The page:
I love the sheer radicalism of the song this young (probably teenage) woman was said to have spontaneously sung on receiving the message:
My soul doth magnify the Lord, * and my spirit hath rejoiced in God my Savior.
For he hath regarded * the lowliness of his handmaiden.
For behold from henceforth * all generations shall call me blessed.
For he that is mighty hath magnified me, * and holy is his Name.
And his mercy is on them that fear him * throughout all generations.
He hath showed strength with his arm; * he hath scattered the proud in the imagination of their hearts.
He hath put down the mighty from their seat, * and hath exalted the humble and meek.
He hath filled the hungry with good things, * and the rich he hath sent empty away.
He remembering his mercy hath holpen his servant Israel, * as he promised to our forefathers,
Abraham and his seed for ever.Putting down the mighty, exalting the humble, filling the hungry with good things...let me just say that works for me.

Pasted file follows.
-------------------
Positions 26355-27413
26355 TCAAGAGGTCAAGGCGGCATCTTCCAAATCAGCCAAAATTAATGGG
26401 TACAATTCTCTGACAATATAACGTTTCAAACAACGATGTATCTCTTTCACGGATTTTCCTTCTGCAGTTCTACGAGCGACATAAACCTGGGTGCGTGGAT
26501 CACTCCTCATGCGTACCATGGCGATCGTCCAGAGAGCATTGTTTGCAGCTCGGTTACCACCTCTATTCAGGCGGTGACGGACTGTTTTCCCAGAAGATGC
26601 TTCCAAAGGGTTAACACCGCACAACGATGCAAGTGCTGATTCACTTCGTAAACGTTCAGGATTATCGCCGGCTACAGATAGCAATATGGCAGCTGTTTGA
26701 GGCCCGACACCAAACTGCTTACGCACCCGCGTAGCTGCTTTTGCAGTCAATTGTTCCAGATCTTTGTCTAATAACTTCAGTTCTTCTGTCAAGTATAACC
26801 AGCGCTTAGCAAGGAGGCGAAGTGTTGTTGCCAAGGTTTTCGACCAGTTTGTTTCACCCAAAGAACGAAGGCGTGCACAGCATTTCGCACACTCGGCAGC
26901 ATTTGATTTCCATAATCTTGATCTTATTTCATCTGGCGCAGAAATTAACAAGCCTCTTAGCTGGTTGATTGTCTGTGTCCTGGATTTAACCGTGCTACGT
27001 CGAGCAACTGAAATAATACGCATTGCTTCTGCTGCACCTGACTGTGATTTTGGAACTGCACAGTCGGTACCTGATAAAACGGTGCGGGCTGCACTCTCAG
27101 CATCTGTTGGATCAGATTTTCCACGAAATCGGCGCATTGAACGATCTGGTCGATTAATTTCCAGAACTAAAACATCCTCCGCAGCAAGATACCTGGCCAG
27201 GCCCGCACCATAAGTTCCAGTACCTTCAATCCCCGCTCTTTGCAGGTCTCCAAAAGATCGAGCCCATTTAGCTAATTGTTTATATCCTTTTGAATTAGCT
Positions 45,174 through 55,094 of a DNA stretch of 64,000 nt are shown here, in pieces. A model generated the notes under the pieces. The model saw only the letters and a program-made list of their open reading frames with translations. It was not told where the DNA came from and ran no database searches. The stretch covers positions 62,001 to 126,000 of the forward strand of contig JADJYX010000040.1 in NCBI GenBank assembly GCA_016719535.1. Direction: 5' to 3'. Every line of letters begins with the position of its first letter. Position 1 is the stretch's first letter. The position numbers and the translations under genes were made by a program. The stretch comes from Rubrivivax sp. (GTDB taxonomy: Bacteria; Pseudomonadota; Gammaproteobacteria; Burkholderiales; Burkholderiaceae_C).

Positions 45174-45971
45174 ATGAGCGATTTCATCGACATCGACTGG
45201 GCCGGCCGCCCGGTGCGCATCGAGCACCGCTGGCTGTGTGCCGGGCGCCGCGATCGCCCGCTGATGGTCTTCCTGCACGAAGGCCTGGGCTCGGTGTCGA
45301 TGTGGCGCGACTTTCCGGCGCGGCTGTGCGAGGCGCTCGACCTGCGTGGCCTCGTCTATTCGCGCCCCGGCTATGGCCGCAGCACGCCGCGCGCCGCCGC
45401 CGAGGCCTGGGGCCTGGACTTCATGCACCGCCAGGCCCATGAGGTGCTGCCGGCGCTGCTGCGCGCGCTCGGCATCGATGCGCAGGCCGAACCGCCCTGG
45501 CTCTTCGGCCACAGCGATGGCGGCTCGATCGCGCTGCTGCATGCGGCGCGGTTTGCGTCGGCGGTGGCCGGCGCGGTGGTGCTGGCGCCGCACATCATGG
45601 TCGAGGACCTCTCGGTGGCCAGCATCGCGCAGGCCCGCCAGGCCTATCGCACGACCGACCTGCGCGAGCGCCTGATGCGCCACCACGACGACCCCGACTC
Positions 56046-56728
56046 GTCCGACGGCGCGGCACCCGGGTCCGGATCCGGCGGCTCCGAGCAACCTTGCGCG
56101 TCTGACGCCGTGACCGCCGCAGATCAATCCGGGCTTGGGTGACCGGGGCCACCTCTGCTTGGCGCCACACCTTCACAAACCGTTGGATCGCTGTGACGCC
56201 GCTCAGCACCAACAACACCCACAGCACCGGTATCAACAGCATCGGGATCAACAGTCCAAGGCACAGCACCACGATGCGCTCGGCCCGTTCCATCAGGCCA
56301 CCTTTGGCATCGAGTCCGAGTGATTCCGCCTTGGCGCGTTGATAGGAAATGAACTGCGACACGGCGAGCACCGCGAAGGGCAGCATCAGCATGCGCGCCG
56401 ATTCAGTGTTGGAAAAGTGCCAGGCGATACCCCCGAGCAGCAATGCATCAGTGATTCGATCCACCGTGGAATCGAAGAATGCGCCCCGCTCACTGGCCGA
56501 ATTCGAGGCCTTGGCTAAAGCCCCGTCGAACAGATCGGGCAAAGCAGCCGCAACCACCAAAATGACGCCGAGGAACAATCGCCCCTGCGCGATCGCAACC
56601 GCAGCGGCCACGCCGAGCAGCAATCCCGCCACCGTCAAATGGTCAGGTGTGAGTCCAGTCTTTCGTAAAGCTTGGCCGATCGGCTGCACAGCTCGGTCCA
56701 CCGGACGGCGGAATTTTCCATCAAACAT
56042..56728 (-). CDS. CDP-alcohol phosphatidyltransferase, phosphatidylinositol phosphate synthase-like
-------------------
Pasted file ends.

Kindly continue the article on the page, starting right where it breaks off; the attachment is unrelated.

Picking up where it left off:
Then there's the amazingly brief but eloquent way she responds to this news:
"Behold the handmaid of the Lord; be it unto me according to thy word."
I hadn't given much thought to Mary or this story until I walked the Camino de Santiago in the fall of 2018, where you can't avoid seeing her image over and over. Whatever the Palestinian Jewish woman who gave birth to Jesus may have been like in history, I came to appreciate the power of the archetype of Mary as the Theotokos (Greek for God-bearer).